Quran (Umar Nasir 2011)
Quran (Umar Nasir 2011)

Call for papers: Future of Salafism Conference

Wednesday, 5 December 2018 to Thursday, 6 December 2018

Like all ideologies and movements, Salafism— one of the most influential Islamic movement of the last century— is not monolithic. Not only have Salafi inspired groups evolved in different ways across different countries and contexts, in the same space Salafi reasoning can find multiple expressions or one mode of Salafi reasoning can give way to another in response to the changing context. Scholars widely recognise four visible expressions of Salafism: scholastic Salafis (those who focus on the scholarship); Salafi jihadis (those who use aspects of Salafi thought to justify militant Islam); political Salafis (those who use the Salafi thought to justify political action such as Surooris or Sahawis in Saudi Arabia or Al-Nour Party in Egypt), and Madkhalis (the quietest Salafis who accept the secular form of government). Right now, however, all these multiple expressions of Salafism are exposed to new pressures due to changing contexts. We have seen the impact of the Arab Spring on Salafi groups in the Middle East and Gulf regions especially Yemen, Libya and Syria; in the first two the Madkhalis have adopted a more jihadist approach and developments in the latter have created a space for merging of Salafi jihadists of different orientation. Juxtaposed against the recent shifts in Saudi Arabia[1] — which along with Qatar is the only state to officially endorse Salafism — the future of Salafism is unpredictable. This conference is aimed at bringing together established scholars, post-doctoral researchers, as well as doctoral students who can offer original insights into how Salafi thought, and the diverse set of groups inspired by it, are evolving in different contexts in light of the post-Arab Spring developments and the changes unfolding within Saudi Arabia. This conference thus welcomes empirically rich case studies from different country contexts, which can shed light on any of the following questions:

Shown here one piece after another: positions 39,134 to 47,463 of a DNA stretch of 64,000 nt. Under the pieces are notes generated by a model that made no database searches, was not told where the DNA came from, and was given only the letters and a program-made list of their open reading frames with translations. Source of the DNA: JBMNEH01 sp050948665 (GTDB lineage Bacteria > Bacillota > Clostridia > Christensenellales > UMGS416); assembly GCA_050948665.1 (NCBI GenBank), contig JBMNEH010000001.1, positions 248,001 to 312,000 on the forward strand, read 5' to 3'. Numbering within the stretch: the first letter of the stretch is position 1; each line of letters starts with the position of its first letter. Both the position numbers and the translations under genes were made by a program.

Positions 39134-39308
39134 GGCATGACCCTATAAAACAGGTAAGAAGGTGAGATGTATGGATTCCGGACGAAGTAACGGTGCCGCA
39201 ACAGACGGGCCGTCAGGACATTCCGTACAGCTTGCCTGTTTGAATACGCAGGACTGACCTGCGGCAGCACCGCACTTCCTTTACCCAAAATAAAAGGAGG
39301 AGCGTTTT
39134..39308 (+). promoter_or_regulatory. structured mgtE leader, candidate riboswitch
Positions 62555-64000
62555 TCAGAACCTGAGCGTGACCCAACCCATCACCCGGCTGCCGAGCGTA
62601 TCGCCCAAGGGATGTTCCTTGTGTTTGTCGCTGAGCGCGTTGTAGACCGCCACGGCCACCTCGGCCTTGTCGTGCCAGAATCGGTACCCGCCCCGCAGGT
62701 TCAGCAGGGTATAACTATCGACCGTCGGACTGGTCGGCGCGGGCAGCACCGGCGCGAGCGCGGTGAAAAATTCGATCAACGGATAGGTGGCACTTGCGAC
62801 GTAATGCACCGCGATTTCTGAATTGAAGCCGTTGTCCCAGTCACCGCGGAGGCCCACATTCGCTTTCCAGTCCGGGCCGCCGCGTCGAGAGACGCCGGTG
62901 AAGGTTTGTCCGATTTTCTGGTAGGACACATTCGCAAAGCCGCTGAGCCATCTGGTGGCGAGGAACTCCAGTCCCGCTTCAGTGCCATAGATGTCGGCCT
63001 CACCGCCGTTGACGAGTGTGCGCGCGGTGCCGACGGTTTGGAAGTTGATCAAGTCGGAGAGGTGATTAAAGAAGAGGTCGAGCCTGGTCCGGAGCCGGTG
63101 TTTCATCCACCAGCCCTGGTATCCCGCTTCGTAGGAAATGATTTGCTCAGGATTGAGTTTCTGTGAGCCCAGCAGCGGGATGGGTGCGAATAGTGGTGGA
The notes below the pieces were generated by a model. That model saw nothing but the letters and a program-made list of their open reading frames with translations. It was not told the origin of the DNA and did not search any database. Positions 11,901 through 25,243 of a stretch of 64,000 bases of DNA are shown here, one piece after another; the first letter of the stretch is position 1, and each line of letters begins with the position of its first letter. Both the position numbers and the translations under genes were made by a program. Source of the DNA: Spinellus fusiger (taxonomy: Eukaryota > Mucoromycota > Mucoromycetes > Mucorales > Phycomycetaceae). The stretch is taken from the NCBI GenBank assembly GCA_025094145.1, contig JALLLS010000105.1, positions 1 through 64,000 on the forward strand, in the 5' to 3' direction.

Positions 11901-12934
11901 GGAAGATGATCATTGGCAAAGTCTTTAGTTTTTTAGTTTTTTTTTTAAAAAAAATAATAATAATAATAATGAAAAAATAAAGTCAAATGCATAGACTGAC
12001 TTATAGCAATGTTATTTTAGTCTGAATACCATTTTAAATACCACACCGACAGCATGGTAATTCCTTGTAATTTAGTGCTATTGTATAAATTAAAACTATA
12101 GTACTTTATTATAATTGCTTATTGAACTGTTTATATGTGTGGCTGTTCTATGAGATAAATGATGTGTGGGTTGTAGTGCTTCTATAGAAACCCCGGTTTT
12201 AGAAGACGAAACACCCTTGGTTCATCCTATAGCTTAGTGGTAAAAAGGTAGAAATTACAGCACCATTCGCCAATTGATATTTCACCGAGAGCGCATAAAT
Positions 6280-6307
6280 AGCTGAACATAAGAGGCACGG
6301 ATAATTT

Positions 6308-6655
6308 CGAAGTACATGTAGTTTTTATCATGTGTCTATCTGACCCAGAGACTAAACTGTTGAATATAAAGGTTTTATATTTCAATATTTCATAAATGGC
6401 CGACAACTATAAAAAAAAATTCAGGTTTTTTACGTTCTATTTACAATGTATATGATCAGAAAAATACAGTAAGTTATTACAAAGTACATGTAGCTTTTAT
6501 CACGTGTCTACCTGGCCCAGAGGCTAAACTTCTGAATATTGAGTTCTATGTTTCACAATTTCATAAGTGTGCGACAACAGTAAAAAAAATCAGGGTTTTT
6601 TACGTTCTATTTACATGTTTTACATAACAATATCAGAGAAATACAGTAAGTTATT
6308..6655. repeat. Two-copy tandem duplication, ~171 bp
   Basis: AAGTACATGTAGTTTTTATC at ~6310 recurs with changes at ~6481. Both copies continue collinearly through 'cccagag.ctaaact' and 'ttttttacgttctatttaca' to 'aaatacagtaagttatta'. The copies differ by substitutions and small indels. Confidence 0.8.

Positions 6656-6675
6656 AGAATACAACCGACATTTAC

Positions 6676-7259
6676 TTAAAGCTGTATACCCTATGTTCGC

• What changes has the Arab Spring triggered within different categories of Salafi groups in the Arab world? What lines of reasoning have different groups adopted to justify change in their approach or strategies? Have Salafi groups in one country context been influenced by groups in another country or region or have their responses to the Arab Spring been very localised?
  • What is the Saudi state’s conception of ‘moderate Islam’? How does this conception of moderate Islam relate to Salafi and Wahhabi teachings? How are the leading Salafi and Wahhabi scholars within Saudi Arabia and beyond responding to the Saudi state’s call for a ‘return to moderate Islam’? Papers that can draw on detailed interviews with leading Salafi scholars in different contexts or on their writings or speeches to analyse how Salafi scholars and other Salafi movements are responding to changes within Saudi Arabia are very welcome.

The conference, which will be held in Oxford, is being jointly hosted by the Oxford Department of International Development, University of Oxford and the King Faisal Center for Research and Islamic Studies and will result in an edited volume.

Those interested to participate in the conference are requested to submit a 500 word abstract to Professor Masooda Bano, Associate Professor, Oxford Department of International Development (masooda.bano@qeh.ox.ac.uk) and cc Dr Abdullah Bin Khalid Al-Saud, Director of Research, King Faisal Center for Research and Islamic Studies (a.alsaud@kfcris.com) by 15th June 2018. Selected participants will be informed of the outcome by the end of June 2018.


[1] In 2017, the Saudi state has moved towards reversing many of the socially restrictive policies associated with Salafi-Wahhabi thinking (ban on women driving; restrictions on entertainment, etc.) and has called for a return to ‘moderate Islam’.